It has taken me many years to begin to undo the habits authors like Edmund Crispin set me into. My motto has been for many years that of The West Wing’s Jed Bartlett: never say in one word what you can say in one hundred. I also follow Dead Poets Society’s Mr. Keating’s advice to avoid common phrasing. So when Edmund Crispin trots out words like “steatopygic” or “suilline”, I’m content (even if I have to look them up). And when someone not only explained, but “He explained at great length. He explained with a sense of righteous indignation and frustration of spirit” – well, that’s a kindred spirit, that is. And when Fen uses variations on the White Rabbit’s exclamations, I sigh and know that yes, Crispin is in part to blame for the fact that I don’t speak – or write – like anyone else I know. It takes great concentration to write an email shorter than a thousand words (or in one draft).
Maybe books like this are one reason I didn’t swear for a good portion of my life (at least until I started driving regularly). “‘– you,’ Mr Sharman said viciously.”
Maybe books like this are one reason I love a pretty simile. I love an “open window where the porter leaned, like a princess enchanted within some medieval fortalice”. And “Wordsworth resembled a horse with powerful convictions”.
And I don’t read like anyone else I know, not in “real life” at least. That’s why blogs and book-centric sites are so valuable – I know there are people out there whose standards are – well, Edmund Crispin high and not Stephanie Meyer high.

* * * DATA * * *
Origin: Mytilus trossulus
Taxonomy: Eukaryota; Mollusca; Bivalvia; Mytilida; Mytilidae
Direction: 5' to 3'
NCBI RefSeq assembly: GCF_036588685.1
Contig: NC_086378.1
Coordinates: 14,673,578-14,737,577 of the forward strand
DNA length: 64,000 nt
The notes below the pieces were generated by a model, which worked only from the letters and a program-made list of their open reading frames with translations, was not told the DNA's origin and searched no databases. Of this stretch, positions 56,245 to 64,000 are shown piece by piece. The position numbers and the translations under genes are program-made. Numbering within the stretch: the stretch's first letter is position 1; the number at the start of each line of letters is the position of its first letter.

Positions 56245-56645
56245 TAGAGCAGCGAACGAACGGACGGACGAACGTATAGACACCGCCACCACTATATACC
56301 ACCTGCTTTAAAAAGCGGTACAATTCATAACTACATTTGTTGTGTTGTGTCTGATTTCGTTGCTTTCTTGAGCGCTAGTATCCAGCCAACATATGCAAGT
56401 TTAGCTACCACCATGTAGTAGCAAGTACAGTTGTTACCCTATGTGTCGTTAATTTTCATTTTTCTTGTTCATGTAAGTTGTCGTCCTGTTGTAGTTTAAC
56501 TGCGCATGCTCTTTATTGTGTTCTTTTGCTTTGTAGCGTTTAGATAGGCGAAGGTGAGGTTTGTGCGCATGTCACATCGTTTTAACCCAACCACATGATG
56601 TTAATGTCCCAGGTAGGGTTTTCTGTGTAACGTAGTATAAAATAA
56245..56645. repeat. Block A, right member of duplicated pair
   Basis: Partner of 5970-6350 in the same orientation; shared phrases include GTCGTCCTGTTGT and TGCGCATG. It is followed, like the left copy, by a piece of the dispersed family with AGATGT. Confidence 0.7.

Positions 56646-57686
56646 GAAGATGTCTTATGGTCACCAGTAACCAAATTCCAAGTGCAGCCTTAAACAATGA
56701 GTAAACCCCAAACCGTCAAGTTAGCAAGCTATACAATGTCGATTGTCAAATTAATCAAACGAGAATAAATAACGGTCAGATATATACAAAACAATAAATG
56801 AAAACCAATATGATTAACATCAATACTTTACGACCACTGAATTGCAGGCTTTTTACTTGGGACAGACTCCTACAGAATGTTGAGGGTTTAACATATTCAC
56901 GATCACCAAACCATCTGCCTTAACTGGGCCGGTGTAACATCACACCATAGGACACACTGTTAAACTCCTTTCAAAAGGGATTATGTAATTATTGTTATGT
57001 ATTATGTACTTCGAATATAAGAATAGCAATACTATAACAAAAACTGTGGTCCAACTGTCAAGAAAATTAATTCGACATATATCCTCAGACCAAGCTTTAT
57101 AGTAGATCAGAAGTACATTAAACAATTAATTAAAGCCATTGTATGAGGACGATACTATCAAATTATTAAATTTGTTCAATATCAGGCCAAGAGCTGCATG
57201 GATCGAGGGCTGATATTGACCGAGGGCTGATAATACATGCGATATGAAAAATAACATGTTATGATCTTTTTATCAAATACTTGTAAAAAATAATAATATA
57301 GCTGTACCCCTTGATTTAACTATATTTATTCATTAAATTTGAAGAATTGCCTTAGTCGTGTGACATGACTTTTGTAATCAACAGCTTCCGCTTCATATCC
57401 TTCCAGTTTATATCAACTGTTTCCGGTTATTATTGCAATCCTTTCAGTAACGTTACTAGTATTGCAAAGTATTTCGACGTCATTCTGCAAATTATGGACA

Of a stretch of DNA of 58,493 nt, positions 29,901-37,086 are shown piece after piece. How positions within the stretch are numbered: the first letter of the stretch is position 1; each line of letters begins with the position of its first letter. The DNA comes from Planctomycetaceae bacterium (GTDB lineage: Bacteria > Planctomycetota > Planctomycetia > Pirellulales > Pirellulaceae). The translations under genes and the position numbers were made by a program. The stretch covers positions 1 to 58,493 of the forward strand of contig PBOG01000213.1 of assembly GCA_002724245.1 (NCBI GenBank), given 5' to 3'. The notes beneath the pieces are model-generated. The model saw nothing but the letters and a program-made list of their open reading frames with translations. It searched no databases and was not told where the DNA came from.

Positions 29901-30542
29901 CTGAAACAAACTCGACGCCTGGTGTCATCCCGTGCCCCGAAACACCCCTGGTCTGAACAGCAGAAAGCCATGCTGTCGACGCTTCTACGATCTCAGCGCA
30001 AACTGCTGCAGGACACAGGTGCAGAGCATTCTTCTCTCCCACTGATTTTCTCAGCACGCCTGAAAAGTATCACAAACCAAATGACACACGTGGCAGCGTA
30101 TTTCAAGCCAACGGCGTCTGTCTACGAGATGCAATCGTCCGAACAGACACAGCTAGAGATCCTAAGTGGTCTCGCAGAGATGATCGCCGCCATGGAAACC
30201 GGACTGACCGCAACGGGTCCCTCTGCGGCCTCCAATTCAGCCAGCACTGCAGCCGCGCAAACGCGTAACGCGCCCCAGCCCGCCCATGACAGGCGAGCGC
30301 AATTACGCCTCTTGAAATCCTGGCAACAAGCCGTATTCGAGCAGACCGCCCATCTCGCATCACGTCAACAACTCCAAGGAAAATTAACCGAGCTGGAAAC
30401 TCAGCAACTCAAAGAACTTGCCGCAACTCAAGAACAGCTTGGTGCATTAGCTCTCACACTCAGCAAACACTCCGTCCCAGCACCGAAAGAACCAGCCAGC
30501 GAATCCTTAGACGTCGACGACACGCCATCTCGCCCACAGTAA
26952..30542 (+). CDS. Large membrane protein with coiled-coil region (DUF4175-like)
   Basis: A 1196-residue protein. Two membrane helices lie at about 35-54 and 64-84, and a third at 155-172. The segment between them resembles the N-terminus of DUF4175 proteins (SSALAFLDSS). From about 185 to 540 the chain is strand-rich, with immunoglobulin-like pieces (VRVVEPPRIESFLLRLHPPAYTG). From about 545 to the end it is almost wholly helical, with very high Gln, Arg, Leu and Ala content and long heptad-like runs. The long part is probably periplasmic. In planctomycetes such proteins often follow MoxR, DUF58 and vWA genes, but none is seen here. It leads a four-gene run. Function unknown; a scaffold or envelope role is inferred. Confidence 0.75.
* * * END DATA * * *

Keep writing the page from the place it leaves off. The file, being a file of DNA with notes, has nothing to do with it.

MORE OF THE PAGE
“‘Sorry. It was a quotation from Pope.’
“‘I don’t care who it was a quotation from. It’s really rather rude to quote when you know I shan’t understand. Like talking about someone in a language they don’t know.'”
– I wonder if that’s a backhanded slap at Dorothy L. Sayers and Lord Peter’s habit of pulling out mass tonnages of quotes, often in random languages. In the only other Crispin I’ve read in recent years, The Case of the Gilded Fly, there was a remark I very definitely took as such. (I wonder if the “speaking disrespectfully of the immortal Jane” was indicative of the author’s real feelings.
It felt very much like the moving toyshop of the title was merely a vehicle (so to speak) for Fen to sail through and show off his effortless brilliance. And for various characters to break the third wall with disconcertingly hilarious references to the author, the publisher, and the fact that they’re not, technically, real persons. (“‘Let’s go left,’ Cadogan suggested. ‘After all, Gollancz is publishing this book.'” That would have flown about fourteen miles over my head when I originally read this, lo those many years ago.) The flippancy flows fast and glittery – and then when you least expect it come a deeper stretch that achieve deadly seriousness. “Euthanasia, Cadogan thought: they all regard it as that, and not as wilful slaughter, not as the violent cutting-off of an irreplaceable compact of passion and desire and affection and will; not as a thrust into unimagined and illimitable darkness.”
‘Sauve qui peut’, mes amis – save yourself if you can. If you want to sound like everyone else, it’s probably best not to steep yourself in clever, eccentric, carelessly witty British Golden Age mysteries. Oh, my ears and whiskers, it’s not easy fending off the philistine.
The usual disclaimer: I received this book via Netgalley for review.